The recent spate of terrorist acts in Russia has prompted Moscow policymakers and analysts to assert that their country is at war. Yet the fundamental question “against who?” remains as murky as the concept “international terrorism.” The ongoing political debate reveals that the bulk of Russian political class is nostalgic for Moscow’s lost great power status, deeply unhappy about the former superpower’s strategic retreat, and suspicious of the West.
Putin himself has forcefully advanced the argument that Russia faces a formidable geopolitical challenge. In his September 4 address to the nation following the Beslan massacre, Putin called for the mobilization of society to resist what he termed “a total and full-scale war” meant to weaken and divide the country. But the Kremlin leader was much less specific about the perpetrators of the deadly assault against Russia. First Putin would say that international terrorism seeks to destroy Russia, then he would suggest the terrorists are pawns of some larger force. In one of the most intriguing passages of his address Putin revealed that the Kremlin believes some countries threatened by Russia’s nuclear deterrent could be supporting the terrorist attacks to try to weaken Russia. The efforts to “tear off a juicy chunk of our country,” he says, are being assisted by those who “think that Russia, as one of the greatest nuclear powers of the world, is still a threat, and this threat has to be eliminated.” Putin didn’t name the countries that allegedly are trying to undermine Russia, but he appeared to have some Western states in mind.
A number of Russian strategists have readily welcomed Putin’s tough stance, saying the Russian commander-in-chief has finally called a spade a spade. As one analyst notes, “terrorists” are not some mythical creatures from a parallel world, but well-trained sabotage units that are used by one state against another. Any “international terrorism” that is larger in scope than a local rebel movement, “has always been and still remains an instrument in the Great Game,” argues security expert Yegor Kholmogorov. So Putin, most Russian commentators say, identified Russia’s enemy with as much clarity as diplomatic conventions allow.
“This statement is an attack against the West,” one leading defense expert bluntly stated. “Whom do Russia’s nuclear weapons threaten? They do not threaten the Arab world and they do not threaten China.”
At Putin’s September 6 meeting with Western journalists and scholars, the Russian leader adopted a more nuanced approach but kept his earlier accusatory tone. “I did not say Western countries were initiating terrorism, and I did not say it was policy,” Putin pointed out. “But we have observed incidents. It is a replay of the Cold War mentality. There are certain people who want us to be focused on internal problems and they pull strings here so that we don’t raise our heads internationally,” he contended.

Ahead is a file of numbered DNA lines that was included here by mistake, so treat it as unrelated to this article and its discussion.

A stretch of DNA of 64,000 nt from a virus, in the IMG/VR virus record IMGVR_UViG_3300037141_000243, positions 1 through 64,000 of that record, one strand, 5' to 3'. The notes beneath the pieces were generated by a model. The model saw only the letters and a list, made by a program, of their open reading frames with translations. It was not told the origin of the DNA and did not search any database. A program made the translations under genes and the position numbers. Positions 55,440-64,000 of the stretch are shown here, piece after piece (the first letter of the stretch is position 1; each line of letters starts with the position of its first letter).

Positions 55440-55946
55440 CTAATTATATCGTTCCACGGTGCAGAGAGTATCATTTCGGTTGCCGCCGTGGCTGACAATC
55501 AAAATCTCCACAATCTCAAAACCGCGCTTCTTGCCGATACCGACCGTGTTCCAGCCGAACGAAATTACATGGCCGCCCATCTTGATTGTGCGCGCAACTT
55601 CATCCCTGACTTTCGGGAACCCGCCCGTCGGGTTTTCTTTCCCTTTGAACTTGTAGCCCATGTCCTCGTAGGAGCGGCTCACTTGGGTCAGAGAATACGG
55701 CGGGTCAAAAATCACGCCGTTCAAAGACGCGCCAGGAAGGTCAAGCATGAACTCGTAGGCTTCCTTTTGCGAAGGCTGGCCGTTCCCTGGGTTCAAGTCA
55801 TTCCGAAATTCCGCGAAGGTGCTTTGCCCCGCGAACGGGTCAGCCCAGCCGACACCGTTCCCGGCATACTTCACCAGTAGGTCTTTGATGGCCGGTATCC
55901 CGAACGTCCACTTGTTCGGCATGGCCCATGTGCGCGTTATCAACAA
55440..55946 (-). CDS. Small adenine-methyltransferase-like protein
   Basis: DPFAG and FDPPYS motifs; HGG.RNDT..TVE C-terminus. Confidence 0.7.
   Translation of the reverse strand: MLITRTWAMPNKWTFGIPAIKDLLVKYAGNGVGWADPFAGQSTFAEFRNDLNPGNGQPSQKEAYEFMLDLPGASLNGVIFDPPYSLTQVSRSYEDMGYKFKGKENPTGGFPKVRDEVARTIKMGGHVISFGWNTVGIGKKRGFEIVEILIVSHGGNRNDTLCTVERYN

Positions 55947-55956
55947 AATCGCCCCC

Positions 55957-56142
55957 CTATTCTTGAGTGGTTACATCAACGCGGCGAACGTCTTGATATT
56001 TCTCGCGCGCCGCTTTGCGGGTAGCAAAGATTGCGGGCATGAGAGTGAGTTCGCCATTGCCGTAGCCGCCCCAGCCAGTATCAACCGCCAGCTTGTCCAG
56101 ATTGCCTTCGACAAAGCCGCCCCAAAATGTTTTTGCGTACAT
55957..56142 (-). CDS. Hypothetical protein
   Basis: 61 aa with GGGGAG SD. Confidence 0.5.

Such a defensive outlook appears widespread among Russia’s foreign policy and security elites. The discussion at a recent international conference in Novgorod gives a fairly good idea of the current debate. Nostalgia for the days of past glory, bitterness, disillusionment, and a feeling of strategic isolation dominated the speeches given by Russian participants. According to Andrei Kokoshin, head of the State Duma Committee on CIS Affairs, the West cynically deceived the Soviet Union, which had too carelessly opened up toward it during the late 1980s, and then the West deceived Russia as well. The U.S.-led Western alliance, asserted Kokoshin, “took advantage of the situation, finished us off, and then continued going about its own business.” The West disregards Russia’s vital interests, particularly in the post-Soviet Eurasia, echoed another top lawmaker. “The outside world professes the following dogma: a good Russia is a weak Russia,” bitterly noted Konstantin Kosachev, the head of Russian parliament’s Foreign Affairs Committee.
Significantly, Putin used his September 4 speech to lament the collapse of the Soviet Union — “the colossal state and great power” — and took pride in the preservation of its core, the Russian Federation. According to one expert invited to the meeting September 6 with Putin, the Kremlin leader’s words “were not infrequently tinged with pronounced nostalgia for the Soviet times.”
During Putin’s first months in office he made it clear that Russia was going to play an independent international role, not tying itself to any of the larger global actors. The desire of both elites and society to retain a traditional great-power identity was obvious. Instead of “integration” with the West, some analysts depicted Russia as a center of power in its own right, ready for “interaction” with the West.
The August and September terrorist attacks appear to have sharpened Moscow’s sense of strategic isolation. Among the Russian political class there is a dominant perception that the assault on the country and the West’s ambiguous, if not suspicious, position has left Russia to face this invisible and dangerous enemy by itself. There is no international coalition, claims Kholmogorov. “Russia stands alone against the pack of big and small predators seeking to tear it to pieces,” he argues. Kokoshin commented that just as the Soviet Union fought a “total war” during World War II, Putin is trying to frame this conflict as an existential conflict for the nation that requires the mobilization of all resources under a single command. (Russ.ru, August 5; Moscow Times, August 6, 7; Nezavisimaya gazeta, August 6, 9; Guardian, August 8; Vremya novostei, August 8; Vedomosti, August 8.)